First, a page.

You are one of the few fortunate people that had a great relationship and a wonderful wife, but then you must be some kind of wonderful yourself. Let yourself grieve for however long it takes as it's healthy. Don't allow family or friends push you into other relationships until you are ready. The pain of grief you are feeling is like someone has pulled your heart right out of your body and everything reminds you of your wife. The loneliest time of your life is at night when you are alone with yourself. In time you will realize how fortunate you were to have whatever time you had with her and there are those wonderful memories. You will never replace this wonderful lady that was in your life, but in the future you will meet someone else and I'm sure she'll end up being a very close second to your lovely wife.
Only another person(s) who has gone through this loss can possibly understand how you feel. I suggest you join a "Grief Counseling Group" in your area and meet other people in the same circumstances. Men and women go to these meetings and it helps a lot to know you are not alone and eases the pain. There is great strength in these groups and I know you will get some comfort from them as well as a back-up system when you are feeling very down and lonely.
If you can post on this board again and leave the town/state you are in I would be happy to look up "Grief Counseling Groups" for you.
Remember, your wife really isn't gone and I am sure she is around you and she never really has passed away because she is in your heart and the hearts of family and friends. For each person we touch we leave an imprint on those lives and help people strive to become better human beings. It sounds as if your wife was one of these people that spread love, laughter and kindness throughout your lives. Keep the torch burning and continue with what she has instilled in you.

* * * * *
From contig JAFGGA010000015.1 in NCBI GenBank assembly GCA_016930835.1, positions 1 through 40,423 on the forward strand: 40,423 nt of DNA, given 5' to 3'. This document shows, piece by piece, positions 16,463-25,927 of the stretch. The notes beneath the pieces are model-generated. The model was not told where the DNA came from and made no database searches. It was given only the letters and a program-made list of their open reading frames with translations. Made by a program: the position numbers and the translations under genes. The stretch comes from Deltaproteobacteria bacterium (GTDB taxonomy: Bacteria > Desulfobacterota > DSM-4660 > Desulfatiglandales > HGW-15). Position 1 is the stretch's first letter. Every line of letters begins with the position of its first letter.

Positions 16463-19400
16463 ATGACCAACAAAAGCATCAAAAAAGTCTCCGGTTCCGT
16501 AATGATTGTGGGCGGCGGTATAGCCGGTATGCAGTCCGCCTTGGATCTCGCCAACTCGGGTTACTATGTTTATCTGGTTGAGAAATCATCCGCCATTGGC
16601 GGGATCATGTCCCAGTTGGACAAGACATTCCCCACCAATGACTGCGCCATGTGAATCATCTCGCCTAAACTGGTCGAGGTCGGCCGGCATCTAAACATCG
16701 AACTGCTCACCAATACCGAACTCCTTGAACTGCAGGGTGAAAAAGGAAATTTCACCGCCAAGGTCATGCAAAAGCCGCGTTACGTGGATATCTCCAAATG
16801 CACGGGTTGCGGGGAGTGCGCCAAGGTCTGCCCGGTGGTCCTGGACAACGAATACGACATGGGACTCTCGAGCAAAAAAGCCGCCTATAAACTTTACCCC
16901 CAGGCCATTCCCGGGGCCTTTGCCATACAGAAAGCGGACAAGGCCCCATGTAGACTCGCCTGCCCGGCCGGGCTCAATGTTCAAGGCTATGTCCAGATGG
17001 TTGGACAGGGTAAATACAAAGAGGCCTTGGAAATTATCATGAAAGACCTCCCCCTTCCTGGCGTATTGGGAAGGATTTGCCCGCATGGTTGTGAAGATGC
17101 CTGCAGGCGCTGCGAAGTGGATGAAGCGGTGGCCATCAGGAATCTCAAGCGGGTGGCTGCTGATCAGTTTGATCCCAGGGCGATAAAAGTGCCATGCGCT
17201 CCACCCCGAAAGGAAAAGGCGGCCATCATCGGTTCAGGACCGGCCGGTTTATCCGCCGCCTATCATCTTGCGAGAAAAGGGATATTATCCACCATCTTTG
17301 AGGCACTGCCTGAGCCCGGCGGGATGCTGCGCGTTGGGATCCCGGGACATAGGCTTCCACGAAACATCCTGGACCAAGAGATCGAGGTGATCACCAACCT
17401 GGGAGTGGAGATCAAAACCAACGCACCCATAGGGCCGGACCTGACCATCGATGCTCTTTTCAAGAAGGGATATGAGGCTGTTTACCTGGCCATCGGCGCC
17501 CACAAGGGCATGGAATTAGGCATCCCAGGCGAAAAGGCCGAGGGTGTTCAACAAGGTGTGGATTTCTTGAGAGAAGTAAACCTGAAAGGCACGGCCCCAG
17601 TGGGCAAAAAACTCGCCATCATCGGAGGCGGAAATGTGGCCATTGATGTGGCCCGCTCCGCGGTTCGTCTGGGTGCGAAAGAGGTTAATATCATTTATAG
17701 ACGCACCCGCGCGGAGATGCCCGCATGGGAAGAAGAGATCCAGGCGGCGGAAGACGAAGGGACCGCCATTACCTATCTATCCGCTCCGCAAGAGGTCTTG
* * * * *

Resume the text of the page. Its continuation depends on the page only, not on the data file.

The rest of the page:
God Bless MarcyAnswerHello Marcy,
I lost my Loving Wife in the month of March, 2005. It was a sudden shock for myself and the entrire family. I have never in my entire life experienced such pain in my heart as have been going through.
I have felt as though I was not going to make it much longer!
We live in Lithia Springs GA. I do feel like I am the need of counseling.
I know my Wife is happy in HEAVEN. But I really wish that I had her here with me and the kids.
I pray to God everyday for strength and patience
Thank you for your positive words.
Well I truly am sorry for your loss, but your wife only wants you to be happy. So I suggest that you should just move on with life, go get another girl, BUT NEVER FORGET THE ONE YOU TRUELY LOVED. Your wife.... Never forget her... But be happy because I am sure that's what she wants!
a total of 17 kids in his first marriage he had 6 kids with Sarah Shelton an in his second marriage with Dorothea Dandridge he had 11 kids
Colonists could be taxed only by colonial assemblies.
Patrick Henry had one sister and no brothers. His sister was grandmother to Confederate General Joseph E. Johnston.
He also had another brother that was in the War General Viet D. Lunite
He was a firm believer in states rights. He declined to attend the Constitutional Convention of 1787 saying he "smelt a rat in Philadelphia, tending toward the monarchy." Henry was an outspoken critic of the United States Constitution and led the Virginia opposition to its ratification arguing that it gave the federal government too much power and that the office of the Presidency could develop into a monarchy.